5 THINGS YOU SHOULD BE DOING IN YOUR PARTS ROOM
Managing inventory levels can be a tightrope act. Buy too much of a part, and you have precious capital gathering dust on a shelf. Buy too little, and you’ll find your technicians constantly sitting around waiting for needed parts to show up. Many parts managers try to rely on their intuition alone, but your inventory tracking software should be working for you. Here are five things you should be doing in your parts room to help:
1. FIND OUT WHAT YOU’RE BURNING THROUGH AND WHAT’S JUST SITTING THERE.
A working shop is full of moving parts and your day is busy enough as it is. Inventory management software can provide reports that tell you exactly what you want to know. The most important pieces of information for a given part are how much you typically have on hand and how much you’re sending out the door. Use a percentage instead of absolute numbers. Whether you’re talking about 10 catalytic converters or 1,000 gallons of fuel, if you’re blowing through 200% of it every month you’re one supply-chain hiccup away from trouble!
Don’t spend your time pouring over these reports every week; have your system tell you when there’s trouble. Exception Reports allow you to run a report, sending copies to the people you designate only when something doesn’t look right. A good starting place might be when your part output is over 100% or under 10% for any part, checking once a week. This will ensure you get notified when parts are flying off shelves as well as when they’re just collecting dust.
2. MAKE SURE YOU HAVE ENOUGH BACKUP
Now that you know how fast parts are moving, the next step is to make sure you’re covered if something goes wrong. Choose a part and find out how long it takes to get more in hand. Add the extra time it takes to fix a shipping problem. Doubling it is always a safe bet because that will cover the time it takes to place a new order if you find out something got missed when the package gets dropped off.
Using the reporting from your inventory management software, you can figure out how many units will get used during this time on average. Set the reorder point for this part to cover a missed shipment and you won’t be sweating when the vendor sends you a case of transmission fluid instead of 5W-30!
3. DECIDE HOW OFTEN YOU WANT TO ORDER PARTS
Your industry and asset makeup will play a large part in determining how often you need to order. If there are situations where you often need a lot of something unexpectedly, you could get caught with your pants down. If a rough week could deplete your part stock, don’t order it once a month!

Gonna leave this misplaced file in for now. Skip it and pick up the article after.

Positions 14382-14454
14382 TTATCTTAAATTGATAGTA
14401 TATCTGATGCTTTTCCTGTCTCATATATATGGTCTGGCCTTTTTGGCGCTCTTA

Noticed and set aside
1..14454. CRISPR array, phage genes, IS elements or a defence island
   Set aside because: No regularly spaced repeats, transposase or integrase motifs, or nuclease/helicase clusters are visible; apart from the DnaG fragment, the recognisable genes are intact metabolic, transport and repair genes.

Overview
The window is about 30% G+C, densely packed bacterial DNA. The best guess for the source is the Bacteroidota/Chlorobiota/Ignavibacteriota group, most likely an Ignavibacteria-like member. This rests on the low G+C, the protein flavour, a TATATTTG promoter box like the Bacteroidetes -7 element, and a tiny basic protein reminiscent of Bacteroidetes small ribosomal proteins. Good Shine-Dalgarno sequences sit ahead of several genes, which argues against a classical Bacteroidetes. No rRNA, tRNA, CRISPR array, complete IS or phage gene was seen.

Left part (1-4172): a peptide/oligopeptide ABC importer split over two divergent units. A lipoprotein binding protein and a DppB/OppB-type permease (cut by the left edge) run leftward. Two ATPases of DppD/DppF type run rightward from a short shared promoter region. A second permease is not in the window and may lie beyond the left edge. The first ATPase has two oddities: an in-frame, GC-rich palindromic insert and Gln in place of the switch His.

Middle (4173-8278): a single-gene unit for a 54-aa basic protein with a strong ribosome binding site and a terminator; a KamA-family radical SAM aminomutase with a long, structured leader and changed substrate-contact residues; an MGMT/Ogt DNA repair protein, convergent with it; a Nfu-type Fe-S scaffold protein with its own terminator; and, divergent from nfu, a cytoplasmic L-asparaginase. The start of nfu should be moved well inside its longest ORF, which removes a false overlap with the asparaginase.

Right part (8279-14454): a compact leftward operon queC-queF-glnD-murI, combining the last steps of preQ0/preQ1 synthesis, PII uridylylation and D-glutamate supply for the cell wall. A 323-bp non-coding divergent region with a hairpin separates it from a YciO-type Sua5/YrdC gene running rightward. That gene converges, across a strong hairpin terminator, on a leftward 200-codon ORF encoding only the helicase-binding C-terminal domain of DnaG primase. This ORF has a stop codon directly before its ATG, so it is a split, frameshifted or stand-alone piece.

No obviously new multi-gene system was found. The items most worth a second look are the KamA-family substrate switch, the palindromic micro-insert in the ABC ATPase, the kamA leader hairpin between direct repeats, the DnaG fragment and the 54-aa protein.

Pick an ordering frequency that you’re comfortable with and set your max quantity on hand in your inventory management system to cover what you expect to use during this time. Most of the time, you should hit your reorder point right on the money.
4. MANAGE LOCATIONS SEPARATELY
If you keep parts stocked in different areas, it’s likely they’re not being used at the same rates. In Collective Data software, reorder points and max quantities are set at the level you track inventory. If you have two shops that keep track of their own parts, treat these locations as two separate warehouses and you can set their ordering parameters independently.
5. KEEP AN EYE ON THINGS
Businesses are living creatures, and what you set up today may not be suitable come next quarter. Leverage the reporting and exception report capabilities of inventory management systems like Collective Data, and you can create your own assistant to keep track of things for you. This way you’ll have time to act when trouble is on the horizon.
Since reports can show you the state of part at a glance, take advantage of this by creating reports that tell you exactly what you need to know to make a decision. Exception reports take this one step further by emailing you when numbers are outside your comfort zone. Set up your exception reports to check often enough and with enough tolerance that you get an e-mail in plenty of time to react. With a good setup, you’ll get an e-mail Thursday morning telling you you’re going to be short on widgets next week when you weren’t expecting to order more until next Friday.
As you can see, a lot of planning goes into managing inventory levels. Have a plan, but not sure how to implement it with your system? Have a success (or horror) story about your inventory?